Make your choice with Seesaw

SeesawSeesaw is a new iOS app from Seesaw Decisions Corp. It’s available now as a free download from the App Store, and is currently featured in the New & Noteworthy section of the store’s front page.

Seesaw is a simple mobile-social network designed to help people make decisions or solicit opinions. The basic concept is that users may take one or more photographs and then invite friends, followers and/or the community at large to pick between several options. At the time of writing, examples included people asking which one of several outfits was the “cutest,” whether people liked a photograph, whether people were aware of specific brands, and which sport they should take up as a means of stress relief.

Signing up for Seesaw requires that users hand over their phone number and tap on a link sent to them via SMS message, after which they must create a username and provide their email address. There is no alternative means of signing up or logging in via a social network, and Seesaw’s justification is that using phone numbers makes it easier to find friends. While this may be true, some users may have privacy concerns and prefer the option to sign in via other means — it would probably be to Seesaw’s benefit to provide such an option.

Once in, the app is split into five main sections, each accessible via a toolbar across the bottom of the screen. The display defaults to the “Explore” view, in which users can see recent public posts from the community as a whole, answer the questions and comment on them. It’s also possible for users to tap through and view the results of an individual post’s poll — including who voted for what — without having to vote themselves. Voting on a poll, meanwhile, replaces the checkmark buttons with percentages showing what proportion of voters answered with each choice. In this way, the user can see if their opinion conforms with other users.

The other four parts of the app include a home screen, which shows a feed of posts from all followed users; an Invitations page, where users can review posts they have been specifically invited to; a profile page, where users may review their past posts, votes, followers and followees, and finally the opportunity to create a new post.

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Creating a new post requires the user to add between one and four images from their device’s camera, photo library or a Google Images search, and then add some text asking the question or explaining what the choice is. Tapping on the individual photographs also allows users to set a title for each one, which will help to make other users’ answers clearer. The question may then be made either public or private, and shared with specific friends from the device’s contact list. Once the post has been made, it can be promoted using Twitter or Facebook or sent directly to other friends. The app also provides the option for users to copy the link to their question or open it in Safari. The Web-based version of the question allows those without the app to vote and comment, and when viewed on an iOS device it is able to detect whether or not the Seesaw app is installed and provide a link to either the App Store or to open the app accordingly.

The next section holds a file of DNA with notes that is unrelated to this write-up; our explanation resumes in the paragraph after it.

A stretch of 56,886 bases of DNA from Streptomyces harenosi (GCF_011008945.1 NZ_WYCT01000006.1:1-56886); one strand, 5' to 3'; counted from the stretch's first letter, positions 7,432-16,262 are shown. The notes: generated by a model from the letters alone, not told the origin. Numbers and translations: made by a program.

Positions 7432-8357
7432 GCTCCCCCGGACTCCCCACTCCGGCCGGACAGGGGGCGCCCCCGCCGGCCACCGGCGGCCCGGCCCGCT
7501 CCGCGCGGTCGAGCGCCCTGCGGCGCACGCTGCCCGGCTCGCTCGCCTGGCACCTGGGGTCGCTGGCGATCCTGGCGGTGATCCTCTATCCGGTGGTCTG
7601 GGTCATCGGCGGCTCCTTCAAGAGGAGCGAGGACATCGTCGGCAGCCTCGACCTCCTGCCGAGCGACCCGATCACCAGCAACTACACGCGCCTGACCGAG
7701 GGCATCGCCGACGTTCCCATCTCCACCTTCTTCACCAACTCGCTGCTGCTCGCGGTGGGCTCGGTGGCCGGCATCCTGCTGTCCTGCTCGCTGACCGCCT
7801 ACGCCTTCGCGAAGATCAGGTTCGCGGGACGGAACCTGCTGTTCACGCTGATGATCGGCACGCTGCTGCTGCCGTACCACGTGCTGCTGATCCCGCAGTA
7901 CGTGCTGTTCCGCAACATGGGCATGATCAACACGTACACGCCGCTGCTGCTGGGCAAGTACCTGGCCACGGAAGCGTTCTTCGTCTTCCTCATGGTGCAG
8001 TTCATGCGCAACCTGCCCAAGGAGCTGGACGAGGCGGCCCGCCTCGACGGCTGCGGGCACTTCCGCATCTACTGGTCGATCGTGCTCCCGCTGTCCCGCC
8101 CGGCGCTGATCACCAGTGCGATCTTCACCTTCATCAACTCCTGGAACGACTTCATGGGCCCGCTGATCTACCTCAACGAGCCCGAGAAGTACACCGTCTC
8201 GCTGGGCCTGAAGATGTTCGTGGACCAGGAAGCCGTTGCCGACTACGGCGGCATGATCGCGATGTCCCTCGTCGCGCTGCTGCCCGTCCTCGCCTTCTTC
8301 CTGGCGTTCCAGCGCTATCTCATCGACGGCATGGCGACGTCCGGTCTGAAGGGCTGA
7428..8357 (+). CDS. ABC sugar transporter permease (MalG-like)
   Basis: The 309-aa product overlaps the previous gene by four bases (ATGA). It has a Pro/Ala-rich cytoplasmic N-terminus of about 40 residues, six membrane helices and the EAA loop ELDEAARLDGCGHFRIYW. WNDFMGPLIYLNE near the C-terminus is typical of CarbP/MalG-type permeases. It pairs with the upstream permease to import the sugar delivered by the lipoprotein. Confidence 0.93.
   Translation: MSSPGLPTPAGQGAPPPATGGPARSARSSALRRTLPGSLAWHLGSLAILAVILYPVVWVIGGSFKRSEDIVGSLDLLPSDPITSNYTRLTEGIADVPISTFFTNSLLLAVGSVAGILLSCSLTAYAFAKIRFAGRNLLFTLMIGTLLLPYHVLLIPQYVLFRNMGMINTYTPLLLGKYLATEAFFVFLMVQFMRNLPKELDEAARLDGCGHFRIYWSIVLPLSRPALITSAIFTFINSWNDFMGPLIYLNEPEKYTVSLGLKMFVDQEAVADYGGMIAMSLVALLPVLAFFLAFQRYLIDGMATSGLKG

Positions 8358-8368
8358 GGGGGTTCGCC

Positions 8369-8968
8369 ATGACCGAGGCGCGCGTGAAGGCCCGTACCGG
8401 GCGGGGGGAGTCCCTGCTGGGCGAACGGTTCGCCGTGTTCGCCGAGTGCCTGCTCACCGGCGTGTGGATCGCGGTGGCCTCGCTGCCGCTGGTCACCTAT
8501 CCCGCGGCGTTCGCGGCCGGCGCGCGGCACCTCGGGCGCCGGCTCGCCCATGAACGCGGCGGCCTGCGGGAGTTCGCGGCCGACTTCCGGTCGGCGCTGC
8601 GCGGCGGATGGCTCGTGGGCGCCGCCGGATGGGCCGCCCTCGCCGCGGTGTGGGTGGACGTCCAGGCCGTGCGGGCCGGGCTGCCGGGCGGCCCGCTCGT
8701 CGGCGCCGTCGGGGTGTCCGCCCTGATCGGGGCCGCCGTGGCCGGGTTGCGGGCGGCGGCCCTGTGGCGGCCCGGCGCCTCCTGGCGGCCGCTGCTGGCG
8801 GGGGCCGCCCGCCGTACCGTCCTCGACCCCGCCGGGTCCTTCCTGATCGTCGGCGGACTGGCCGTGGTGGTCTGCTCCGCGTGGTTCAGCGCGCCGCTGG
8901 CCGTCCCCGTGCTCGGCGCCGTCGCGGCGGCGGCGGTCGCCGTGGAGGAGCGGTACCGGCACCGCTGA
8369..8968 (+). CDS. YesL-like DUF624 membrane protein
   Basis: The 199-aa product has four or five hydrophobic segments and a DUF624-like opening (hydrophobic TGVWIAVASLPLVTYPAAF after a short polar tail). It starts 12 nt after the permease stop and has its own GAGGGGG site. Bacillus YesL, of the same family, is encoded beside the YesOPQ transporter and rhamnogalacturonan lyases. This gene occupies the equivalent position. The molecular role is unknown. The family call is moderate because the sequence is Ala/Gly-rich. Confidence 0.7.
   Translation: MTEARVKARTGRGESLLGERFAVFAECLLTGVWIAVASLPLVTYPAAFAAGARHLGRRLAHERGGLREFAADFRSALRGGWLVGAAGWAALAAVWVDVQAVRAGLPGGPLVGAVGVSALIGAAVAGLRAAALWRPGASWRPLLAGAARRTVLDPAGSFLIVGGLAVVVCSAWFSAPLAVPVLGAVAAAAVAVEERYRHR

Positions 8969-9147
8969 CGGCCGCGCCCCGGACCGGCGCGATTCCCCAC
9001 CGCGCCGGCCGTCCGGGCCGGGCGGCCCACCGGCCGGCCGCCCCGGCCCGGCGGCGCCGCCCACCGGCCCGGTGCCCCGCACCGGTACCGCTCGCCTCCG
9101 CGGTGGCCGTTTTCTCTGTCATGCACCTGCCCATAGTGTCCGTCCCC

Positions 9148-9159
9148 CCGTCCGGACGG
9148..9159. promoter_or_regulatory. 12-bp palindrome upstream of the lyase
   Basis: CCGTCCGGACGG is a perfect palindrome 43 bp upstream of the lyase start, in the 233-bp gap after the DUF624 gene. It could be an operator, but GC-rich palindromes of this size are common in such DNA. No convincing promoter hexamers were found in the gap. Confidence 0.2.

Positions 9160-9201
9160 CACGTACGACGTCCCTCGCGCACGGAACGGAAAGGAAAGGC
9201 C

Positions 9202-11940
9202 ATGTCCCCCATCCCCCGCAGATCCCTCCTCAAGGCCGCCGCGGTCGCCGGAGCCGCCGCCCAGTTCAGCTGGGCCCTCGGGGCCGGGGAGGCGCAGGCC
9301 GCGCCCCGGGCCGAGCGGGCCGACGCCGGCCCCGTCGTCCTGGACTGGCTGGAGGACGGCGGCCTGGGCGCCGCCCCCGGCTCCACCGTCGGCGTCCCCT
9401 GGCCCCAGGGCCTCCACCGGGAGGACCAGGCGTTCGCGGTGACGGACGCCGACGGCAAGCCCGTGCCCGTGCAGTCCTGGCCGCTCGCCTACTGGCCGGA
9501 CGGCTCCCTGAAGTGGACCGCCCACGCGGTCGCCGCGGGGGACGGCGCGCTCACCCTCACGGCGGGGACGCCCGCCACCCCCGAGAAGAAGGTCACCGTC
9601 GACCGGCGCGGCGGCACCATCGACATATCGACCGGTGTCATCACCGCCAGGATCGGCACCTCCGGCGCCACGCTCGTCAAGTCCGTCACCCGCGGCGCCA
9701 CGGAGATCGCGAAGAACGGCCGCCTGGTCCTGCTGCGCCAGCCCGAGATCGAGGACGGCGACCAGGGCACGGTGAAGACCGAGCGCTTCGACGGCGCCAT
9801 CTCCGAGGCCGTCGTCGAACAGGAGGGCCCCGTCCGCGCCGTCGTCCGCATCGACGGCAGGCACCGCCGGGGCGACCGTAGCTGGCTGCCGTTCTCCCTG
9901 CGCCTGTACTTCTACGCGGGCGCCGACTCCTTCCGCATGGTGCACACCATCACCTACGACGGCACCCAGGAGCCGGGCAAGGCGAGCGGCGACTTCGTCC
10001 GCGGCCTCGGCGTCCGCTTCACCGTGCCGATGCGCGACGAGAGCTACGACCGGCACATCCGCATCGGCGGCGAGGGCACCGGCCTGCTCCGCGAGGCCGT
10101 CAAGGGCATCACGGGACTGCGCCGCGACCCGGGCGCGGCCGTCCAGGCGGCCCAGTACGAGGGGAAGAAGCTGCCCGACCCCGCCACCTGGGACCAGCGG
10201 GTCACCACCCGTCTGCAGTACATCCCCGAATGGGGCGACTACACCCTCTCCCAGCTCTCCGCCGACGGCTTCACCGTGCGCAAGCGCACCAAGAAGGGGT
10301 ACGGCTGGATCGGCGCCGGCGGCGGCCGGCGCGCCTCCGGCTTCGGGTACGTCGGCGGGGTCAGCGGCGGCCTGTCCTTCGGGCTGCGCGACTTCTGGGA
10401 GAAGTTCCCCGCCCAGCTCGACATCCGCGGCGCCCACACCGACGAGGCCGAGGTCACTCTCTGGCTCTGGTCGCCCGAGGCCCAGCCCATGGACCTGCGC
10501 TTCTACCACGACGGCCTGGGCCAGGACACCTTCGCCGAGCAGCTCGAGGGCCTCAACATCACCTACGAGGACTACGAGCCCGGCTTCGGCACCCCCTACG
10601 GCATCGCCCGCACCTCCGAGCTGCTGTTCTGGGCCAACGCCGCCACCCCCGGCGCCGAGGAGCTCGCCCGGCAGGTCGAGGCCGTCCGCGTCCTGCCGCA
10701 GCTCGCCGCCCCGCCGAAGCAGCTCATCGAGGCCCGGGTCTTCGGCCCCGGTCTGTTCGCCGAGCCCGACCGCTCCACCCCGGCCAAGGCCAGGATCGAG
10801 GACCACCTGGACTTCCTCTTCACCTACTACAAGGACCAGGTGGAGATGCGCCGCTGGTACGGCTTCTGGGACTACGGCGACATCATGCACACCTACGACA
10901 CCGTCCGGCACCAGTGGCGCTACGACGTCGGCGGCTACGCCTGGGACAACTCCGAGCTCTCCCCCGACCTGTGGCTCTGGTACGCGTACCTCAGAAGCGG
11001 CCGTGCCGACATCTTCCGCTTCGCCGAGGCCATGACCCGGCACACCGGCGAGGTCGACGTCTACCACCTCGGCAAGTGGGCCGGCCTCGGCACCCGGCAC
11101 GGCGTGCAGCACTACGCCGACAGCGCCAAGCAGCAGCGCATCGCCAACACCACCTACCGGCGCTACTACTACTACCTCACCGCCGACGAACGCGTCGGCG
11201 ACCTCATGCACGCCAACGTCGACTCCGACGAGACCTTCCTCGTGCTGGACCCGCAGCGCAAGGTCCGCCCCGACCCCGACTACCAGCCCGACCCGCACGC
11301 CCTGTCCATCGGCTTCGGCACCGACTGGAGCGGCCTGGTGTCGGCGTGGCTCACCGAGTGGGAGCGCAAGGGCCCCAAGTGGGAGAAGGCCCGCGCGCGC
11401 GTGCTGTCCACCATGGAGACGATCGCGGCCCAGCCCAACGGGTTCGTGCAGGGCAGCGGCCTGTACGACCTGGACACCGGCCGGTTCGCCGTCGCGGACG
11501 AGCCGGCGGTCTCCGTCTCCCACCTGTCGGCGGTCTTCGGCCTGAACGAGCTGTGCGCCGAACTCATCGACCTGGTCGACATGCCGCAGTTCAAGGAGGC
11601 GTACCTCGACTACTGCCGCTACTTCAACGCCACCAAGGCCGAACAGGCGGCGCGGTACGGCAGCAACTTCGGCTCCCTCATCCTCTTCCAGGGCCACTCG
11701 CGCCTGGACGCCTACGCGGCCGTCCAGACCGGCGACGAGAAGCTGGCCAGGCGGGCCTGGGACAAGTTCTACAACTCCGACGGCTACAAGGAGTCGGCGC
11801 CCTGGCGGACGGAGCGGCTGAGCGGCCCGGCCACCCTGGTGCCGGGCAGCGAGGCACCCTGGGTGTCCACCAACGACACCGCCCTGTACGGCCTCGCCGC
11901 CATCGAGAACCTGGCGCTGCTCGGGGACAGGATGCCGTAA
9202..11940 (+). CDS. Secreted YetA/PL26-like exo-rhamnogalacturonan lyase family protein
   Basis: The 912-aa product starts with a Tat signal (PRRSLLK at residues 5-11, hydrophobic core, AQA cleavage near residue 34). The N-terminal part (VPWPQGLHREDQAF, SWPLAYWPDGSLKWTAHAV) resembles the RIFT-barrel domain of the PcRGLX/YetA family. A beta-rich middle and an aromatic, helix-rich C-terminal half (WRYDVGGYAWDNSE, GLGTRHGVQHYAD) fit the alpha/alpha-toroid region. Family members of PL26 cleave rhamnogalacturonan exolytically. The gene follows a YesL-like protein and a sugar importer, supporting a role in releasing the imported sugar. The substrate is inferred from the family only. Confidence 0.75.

Seesaw is a simple idea that is well-implemented, and the fact it works as both a native iOS app and on the open Web will help it to reach a relatively wide audience. Comparisons will naturally be drawn to Thumb, with which Seesaw shares a considerable amount of conceptual DNA, but each have their own benefits and drawbacks. Thumb limits itself to yes/no answers with a single image, for example, but allows users to target their questions at a specific demographic. Seesaw, meanwhile, has no such control over the target of each question (except for sending it to specific contacts), but does allow more flexbility in composing the question by allowing multiple-choice answers rather than yes/no responses.

Ultimately, Seesaw is a fun social diversion for those who enjoy giving and soliciting opinions, but as a tool for taking more complex, structured feedback it’s somewhat wanting. It’s questionable as to whether it’s particularly “useful” as such, but the app is well-designed, seems stable and performs the functions it says it will, making it at least worth a look for users who enjoy that sort of thing.

You can follow Seesaw’s progress with AppData, our tracking service for mobile and social apps and developers.